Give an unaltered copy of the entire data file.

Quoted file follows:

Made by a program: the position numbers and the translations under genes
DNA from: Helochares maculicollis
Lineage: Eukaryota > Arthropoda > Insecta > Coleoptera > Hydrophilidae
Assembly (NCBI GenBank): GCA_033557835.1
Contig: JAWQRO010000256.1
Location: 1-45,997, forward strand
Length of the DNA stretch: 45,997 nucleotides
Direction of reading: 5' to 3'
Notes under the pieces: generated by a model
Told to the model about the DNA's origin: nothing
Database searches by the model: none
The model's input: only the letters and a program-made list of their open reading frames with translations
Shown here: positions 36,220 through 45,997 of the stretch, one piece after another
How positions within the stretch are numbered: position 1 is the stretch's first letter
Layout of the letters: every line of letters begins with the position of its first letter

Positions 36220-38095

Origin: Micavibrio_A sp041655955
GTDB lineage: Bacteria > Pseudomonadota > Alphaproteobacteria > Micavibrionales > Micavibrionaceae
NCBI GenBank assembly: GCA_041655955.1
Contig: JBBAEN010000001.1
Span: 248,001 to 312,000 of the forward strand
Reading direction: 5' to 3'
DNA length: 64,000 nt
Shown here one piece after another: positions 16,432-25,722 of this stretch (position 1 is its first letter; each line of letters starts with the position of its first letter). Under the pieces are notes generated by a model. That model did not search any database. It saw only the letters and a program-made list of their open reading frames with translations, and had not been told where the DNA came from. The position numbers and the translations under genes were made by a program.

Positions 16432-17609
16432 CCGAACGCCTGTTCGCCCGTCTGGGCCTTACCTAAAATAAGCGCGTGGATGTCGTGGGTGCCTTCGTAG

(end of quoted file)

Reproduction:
Made by a program: the position numbers and the translations under genes
DNA from: Helochares maculicollis
Lineage: Eukaryota > Arthropoda > Insecta > Coleoptera > Hydrophilidae
Assembly (NCBI GenBank): GCA_033557835.1
Contig: JAWQRO010000256.1
Location: 1-45,997, forward strand
Length of the DNA stretch: 45,997 nucleotides
Direction of reading: 5' to 3'
Notes under the pieces: generated by a model
Told to the model about the DNA's origin: nothing
Database searches by the model: none
The model's input: only the letters and a program-made list of their open reading frames with translations
Shown here: positions 36,220 through 45,997 of the stretch, one piece after another
How positions within the stretch are numbered: position 1 is the stretch's first letter
Layout of the letters: every line of letters begins with the position of its first letter

Positions 36220-38095

Origin: Micavibrio_A sp041655955
GTDB lineage: Bacteria > Pseudomonadota > Alphaproteobacteria > Micavibrionales > Micavibrionaceae
NCBI GenBank assembly: GCA_041655955.1
Contig: JBBAEN010000001.1
Span: 248,001 to 312,000 of the forward strand
Reading direction: 5' to 3'
DNA length: 64,000 nt
Shown here one piece after another: positions 16,432-25,722 of this stretch (position 1 is its first letter; each line of letters starts with the position of its first letter). Under the pieces are notes generated by a model. That model did not search any database. It saw only the letters and a program-made list of their open reading frames with translations, and had not been told where the DNA came from. The position numbers and the translations under genes were made by a program.

Positions 16432-17609
16432 CCGAACGCCTGTTCGCCCGTCTGGGCCTTACCTAAAATAAGCGCGTGGATGTCGTGGGTGCCTTCGTAG